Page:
The Green Slime (1968) starring Robert Horton, Luciana Paluzzi, Richard Jaeckel, Bud Widom, Ted Gunther
Astronauts unwittingly bring a green slime from an asteroid back to their space station. When exposed to blood, it grows into red-eyed tentacled monsters that quickly multiply and threaten to spread to Earth.
- The bad news is, Earth is about to be destroyed by a giant meteor! Boo!
- A maverick commander leads the mission and destroys the asteroid! Yay!
- But they accidentally bring back a green slime from the destroyed asteroid. Boo!
- But it’s harmless! Yay!
- Then it’s not harmless. It feeds off electricity/energy, and grows into a silly-looking red-eyed, green-tentacled monster! Boo!
- And it multiplies whenever it bleeds! Another boo!
- And, there’s a romantic triangle between the commander, beautiful female doctor, and his former friend! Three boos so far …
- Lots of extras die loudly. Four! Four boos!
- There’s a huge fight, the enemies are destroyed, the lesser hero’s dead, and so the hero and the female doctor can get married! Since her original fiancee is dead …. So, yay, I guess.
The problem is …
A lot of people dislike The Green Slime because of the cheesy monsters. I don’t frankly. It’s a B-movie, and I’m not expecting a huge special effects budget. Nor do I dislike it because of the outdated hair styles & slang language. It was made in 1968, after all, and was trying to appeal to the audience of that time.
What I object to is the steady flow of cliches. The Earth military sending the hero, who’s about to leave the service, because he’s the only person for the job. Hero feuding with lesser hero over beautiful doctor. They’re former friends, whose breakup was the fault of the hero. The hero undercutting the lesser hero (in front of his fiancee) because he’s “not good enough”. Et cetera.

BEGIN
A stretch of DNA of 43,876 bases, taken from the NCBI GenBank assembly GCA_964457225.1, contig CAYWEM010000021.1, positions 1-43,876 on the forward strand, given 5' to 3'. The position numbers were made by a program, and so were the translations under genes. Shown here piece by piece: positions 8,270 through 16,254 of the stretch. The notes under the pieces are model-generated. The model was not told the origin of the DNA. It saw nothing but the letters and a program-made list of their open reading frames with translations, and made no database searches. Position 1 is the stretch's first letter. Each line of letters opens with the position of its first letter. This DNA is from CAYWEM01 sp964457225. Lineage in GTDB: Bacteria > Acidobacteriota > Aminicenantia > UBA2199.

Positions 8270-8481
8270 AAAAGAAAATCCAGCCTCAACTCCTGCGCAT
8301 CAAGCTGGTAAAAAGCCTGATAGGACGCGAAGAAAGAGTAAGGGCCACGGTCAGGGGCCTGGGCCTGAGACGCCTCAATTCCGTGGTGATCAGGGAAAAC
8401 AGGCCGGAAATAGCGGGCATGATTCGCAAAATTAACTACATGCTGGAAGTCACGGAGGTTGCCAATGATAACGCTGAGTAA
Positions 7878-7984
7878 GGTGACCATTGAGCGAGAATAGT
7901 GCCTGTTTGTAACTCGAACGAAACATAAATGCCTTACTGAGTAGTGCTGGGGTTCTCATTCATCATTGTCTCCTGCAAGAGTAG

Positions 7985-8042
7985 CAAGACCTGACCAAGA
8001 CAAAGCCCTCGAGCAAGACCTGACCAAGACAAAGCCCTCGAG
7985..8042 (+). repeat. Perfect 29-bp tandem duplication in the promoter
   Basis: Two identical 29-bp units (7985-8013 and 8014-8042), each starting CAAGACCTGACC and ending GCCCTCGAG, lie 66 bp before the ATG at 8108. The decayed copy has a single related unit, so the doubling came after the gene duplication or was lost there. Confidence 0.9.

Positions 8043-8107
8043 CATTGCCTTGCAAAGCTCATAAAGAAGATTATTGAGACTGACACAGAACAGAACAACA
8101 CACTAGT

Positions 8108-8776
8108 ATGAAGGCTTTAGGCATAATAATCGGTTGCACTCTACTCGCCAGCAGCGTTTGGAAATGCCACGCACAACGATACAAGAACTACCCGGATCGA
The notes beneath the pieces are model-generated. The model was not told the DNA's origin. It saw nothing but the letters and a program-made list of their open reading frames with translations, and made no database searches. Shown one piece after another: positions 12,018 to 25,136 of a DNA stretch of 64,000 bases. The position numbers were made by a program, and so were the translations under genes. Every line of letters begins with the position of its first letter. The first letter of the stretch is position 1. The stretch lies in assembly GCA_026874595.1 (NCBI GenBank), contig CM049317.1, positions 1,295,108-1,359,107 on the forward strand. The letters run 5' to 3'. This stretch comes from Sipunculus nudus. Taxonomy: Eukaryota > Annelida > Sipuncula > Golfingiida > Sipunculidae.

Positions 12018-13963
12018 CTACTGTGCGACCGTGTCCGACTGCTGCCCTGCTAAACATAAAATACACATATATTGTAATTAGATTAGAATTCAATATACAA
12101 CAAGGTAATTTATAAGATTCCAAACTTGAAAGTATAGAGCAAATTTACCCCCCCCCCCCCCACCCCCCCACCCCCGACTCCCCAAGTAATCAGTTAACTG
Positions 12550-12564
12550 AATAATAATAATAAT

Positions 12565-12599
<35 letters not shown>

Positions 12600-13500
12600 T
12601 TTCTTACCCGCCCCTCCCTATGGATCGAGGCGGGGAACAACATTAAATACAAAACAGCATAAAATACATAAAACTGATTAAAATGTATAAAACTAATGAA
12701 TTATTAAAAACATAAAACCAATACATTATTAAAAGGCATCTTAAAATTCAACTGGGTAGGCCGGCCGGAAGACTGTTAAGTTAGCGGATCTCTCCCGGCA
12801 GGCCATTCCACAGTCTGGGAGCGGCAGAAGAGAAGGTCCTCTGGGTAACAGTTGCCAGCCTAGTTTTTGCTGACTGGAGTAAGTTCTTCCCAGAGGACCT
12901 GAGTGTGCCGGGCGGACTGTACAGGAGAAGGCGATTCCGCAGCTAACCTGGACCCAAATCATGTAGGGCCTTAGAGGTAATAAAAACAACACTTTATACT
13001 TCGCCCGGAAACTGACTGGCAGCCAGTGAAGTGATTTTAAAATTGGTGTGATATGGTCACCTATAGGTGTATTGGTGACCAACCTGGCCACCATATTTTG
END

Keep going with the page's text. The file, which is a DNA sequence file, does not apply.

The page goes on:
Editorial review of The Green Slime courtesy of Amazon.com
After a perilous mission to a huge asteroid, a crew returns to its space station, unaware a bit of ooze from the asteroid clings to a crewman’s uniform. The green goop grows – into murderous, tentacled monsters. And as station members fight to live, gunk from the monsters’ wounds turns into more monsters! That’s the story. Now enjoy as our heroes fight to preserve Earth and, unintentionally, our own senses of humor with a movie that Kevin Thomas of the Los Angeles Times called “one of the funniest made-in-Japan sci-fi monster movies ever.” Kinji Fukasaku, whose later work was championed by Quentin Tarantino, directs. The world would be a far more bleak and joyless place without marvels like The Green Slime.